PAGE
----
How about a system established prior to the event where attendees wear either an accessory or article of clothing based on what they offer and what they’re looking for. Perhaps a tie if you’re an MBA looking for a tech. Maybe a vest for investors. Black T-shirts for developers of course. Or what about creating a twitter board where people could add their handles to notice boards based on skills/roles and people could look them up online based on categories. You could search out talent and try hunt them down at the gig.
Although it is too late to avoid being labeled a cynic, I felt as though the whole evening was merely a big YC circus meant to drum up enthusiasm for engineers to work for startups. There were mixed messages from PG and the startups themselves, and they oscillated between treating us as peers and as admirers. On the one hand, they’d be talking about the scene, their stories and their failures, and on the other they were endlessly filling our ears with tripe about hard work and endurance, “you can do it” and a can-do attitude.
In all honestly, I wouldn’t have minded so much if there was more transparency about the stated goal of the event, and a little more targeting to the different categories of developers and founders in the audience.
- Be transparent: don’t keep us in the dark, tell us what the purpose of the event is. Tell us more about YC and what you do.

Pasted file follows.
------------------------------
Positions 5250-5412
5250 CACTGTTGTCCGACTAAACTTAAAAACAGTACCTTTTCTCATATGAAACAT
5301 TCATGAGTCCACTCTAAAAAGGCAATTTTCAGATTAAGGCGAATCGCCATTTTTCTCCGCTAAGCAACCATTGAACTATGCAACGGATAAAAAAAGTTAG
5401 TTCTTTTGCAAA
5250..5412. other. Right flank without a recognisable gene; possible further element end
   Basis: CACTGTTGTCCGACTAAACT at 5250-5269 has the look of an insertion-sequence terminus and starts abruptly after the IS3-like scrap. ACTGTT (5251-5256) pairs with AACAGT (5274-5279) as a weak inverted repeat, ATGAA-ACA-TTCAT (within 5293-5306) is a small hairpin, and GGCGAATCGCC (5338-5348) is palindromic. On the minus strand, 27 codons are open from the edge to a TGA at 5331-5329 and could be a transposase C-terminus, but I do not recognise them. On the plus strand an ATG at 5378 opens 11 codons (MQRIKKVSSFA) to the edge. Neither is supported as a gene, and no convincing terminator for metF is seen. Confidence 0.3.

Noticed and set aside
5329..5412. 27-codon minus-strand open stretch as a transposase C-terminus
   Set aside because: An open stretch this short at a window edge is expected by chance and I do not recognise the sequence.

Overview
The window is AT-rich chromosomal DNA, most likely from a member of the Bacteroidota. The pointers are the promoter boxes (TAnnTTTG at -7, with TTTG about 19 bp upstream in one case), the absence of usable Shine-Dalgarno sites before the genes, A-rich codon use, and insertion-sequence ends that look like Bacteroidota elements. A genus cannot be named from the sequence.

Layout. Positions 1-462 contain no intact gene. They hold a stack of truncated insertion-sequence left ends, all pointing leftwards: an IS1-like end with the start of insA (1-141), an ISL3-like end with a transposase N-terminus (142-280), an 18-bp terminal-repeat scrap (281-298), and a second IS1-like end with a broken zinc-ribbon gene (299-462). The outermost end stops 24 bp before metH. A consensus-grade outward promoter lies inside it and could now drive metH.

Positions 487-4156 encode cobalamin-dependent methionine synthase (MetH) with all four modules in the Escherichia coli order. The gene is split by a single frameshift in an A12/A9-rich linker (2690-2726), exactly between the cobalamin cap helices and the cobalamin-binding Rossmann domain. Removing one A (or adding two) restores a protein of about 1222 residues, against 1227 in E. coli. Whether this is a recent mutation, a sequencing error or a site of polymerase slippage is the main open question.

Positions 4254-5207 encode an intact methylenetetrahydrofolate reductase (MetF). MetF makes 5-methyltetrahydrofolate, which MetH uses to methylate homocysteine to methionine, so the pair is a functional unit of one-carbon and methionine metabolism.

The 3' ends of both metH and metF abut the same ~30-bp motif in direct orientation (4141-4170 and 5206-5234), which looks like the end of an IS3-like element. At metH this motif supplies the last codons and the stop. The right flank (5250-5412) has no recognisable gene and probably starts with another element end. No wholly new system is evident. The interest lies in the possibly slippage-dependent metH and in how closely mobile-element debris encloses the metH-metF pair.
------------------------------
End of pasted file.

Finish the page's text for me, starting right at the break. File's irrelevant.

- Be consistent: there was no real theme to the event; no strong message other than “work hard”, “don’t give up”.
- Tell us what we don’t know: we’ve come to see some of the best talent in North America, teach us something we can’t learn online (we know to “find a problem to solve” by now).
- Innovate: use your creative talent to generate a more interactive event. Take live audience questions, poll us, have a East Coast VC defend their turf, allow for quick 30 second audience pitches, generate networking interest with methods to break up the crowd into relevant groups.
- Engage: talk to us, learn who we are and what we represent.
- Share: take what you learn from us and share it back to the community.
YCombinator, this is New York city and if the turnout is anything to go by – we love you. We adore you. Tell us more about your incubator. Blow our minds with your insights and your prescience.